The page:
Hardliners Consolidate in Tehran, Face International Pushback in Bid to Evade Sanctions

While Ayatollah Khamenei consolidates control of the Iranian judiciary for the hardline camp and President Rouhani visits Iraq, Israel and the UN expose Iranian maritime efforts to evade oil sanctions and cooperation with North Korean arms manufacturers.

HARDLINER TIED TO MASS EXECUTIONS APPOINTED TO HEAD JUDICIARY

On March 6, Iran’s Supreme Leader Ayatollah Khamenei appointed a hard-line cleric, Hojatelislam Ebrahim Raisi, associated with mass executions of political prisoners in the late 1980s, to head Iran’s judiciary. The move drew condemnations abroad: U.S. Deputy State Department spokesman Robert Palladino called it a “disgrace … The regime makes a mockery of the legal process by allowing unfair trials and inhumane prison conditions.”

Raisi’s star has been rising since at least 2016, when Khamenei appointed him to head the Astan Quds Razavi foundation, which manages the Imam Reza shrine in Mashhad. Raisi’s second major promotion in three years has prompted speculation that Khamenei may be grooming the 57-year-old hardline cleric as a potential heir apparent.

ROUHANI VISIT AIMING TO TIGHTEN TEHRAN’S HOLD ON BAGHDAD

On March 10, President Rouhani arrived in Baghdad for a three-day visit, apparently aiming to expand economic ties. Rouhani’s agenda reportedly includes plans to extend a railroad from Kermanshah, Iran to Basra in Iraq, as well as new visa rules to facilitate Iranian business travel to Iraq. The visit is widely seen as part of a broader Iranian strategy to evade U.S. sanctions. As one Iranian official put it, "Iraq is another channel for Iran to bypass America's unjust sanctions imposed on Iran. This trip will provide opportunities for Iran's economy.”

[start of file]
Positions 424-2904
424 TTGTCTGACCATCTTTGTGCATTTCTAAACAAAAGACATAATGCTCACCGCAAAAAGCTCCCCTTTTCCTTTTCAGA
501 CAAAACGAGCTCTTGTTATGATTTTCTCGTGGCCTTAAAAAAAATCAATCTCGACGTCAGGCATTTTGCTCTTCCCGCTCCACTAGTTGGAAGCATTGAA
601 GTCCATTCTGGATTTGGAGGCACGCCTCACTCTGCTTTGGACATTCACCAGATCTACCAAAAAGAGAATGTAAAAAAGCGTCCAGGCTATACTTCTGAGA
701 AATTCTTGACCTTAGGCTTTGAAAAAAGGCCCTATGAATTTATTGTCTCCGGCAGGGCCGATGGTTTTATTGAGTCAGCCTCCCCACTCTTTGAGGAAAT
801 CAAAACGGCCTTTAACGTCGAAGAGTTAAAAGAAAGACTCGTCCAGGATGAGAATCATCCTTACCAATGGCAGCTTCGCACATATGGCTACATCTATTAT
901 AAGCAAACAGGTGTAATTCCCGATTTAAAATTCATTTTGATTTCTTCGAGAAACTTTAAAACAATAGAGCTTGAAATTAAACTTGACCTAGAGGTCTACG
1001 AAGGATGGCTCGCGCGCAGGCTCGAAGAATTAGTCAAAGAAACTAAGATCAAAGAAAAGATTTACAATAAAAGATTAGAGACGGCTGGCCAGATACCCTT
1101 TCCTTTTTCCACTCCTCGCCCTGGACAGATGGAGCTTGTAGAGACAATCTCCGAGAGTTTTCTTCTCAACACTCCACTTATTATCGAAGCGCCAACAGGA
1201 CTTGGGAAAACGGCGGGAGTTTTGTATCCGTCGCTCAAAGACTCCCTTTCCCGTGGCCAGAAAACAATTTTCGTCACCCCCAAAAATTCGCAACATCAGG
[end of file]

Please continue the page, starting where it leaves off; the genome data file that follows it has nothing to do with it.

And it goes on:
Some observers also view the visit as an attempt by Rouhani to recover lost standing within Iran, following calls for his ouster after the U.S. reimposed sanctions last year.

SANCTIONS EVASION DRAWS IRE OF ISRAEL, UN

Also on March 6, Israeli Prime Minister Binyamin Netanyahu issued an unusual challenge on Twitter, suggesting that the Israeli navy might play a role in thwarting Iranian attempts to smuggle oil in evasion of US sanctions: “Iran is trying to circumvent the sanctions through covert oil smuggling over maritime routes, and to the extent that these attempts widen, the navy will have a more important role in blocking these Iranian actions.” He also urged Western powers to intensify their efforts to combat Iranian clandestine activity: “I call on the entire international community to stop Iran’s attempts to circumvent the sanctions by sea, and of course, by any [other] means.”

Nearly a week later, the UN reported that it was investigating two North Korean missile and arms companies suspected of illicitly operating in Iran in violation of international sanctions. The UN report noted that the Presidents of KOMID, which exports ballistic missile equipment, and Green Pine, which sells conventional arms, recently traveled to Iran. According to Hugh Griffiths, coordinator of the UN panel assessing sanctions on North Korea,  both are “extremely active in Iran” and engaged in cash couriering for suspected illicit activities.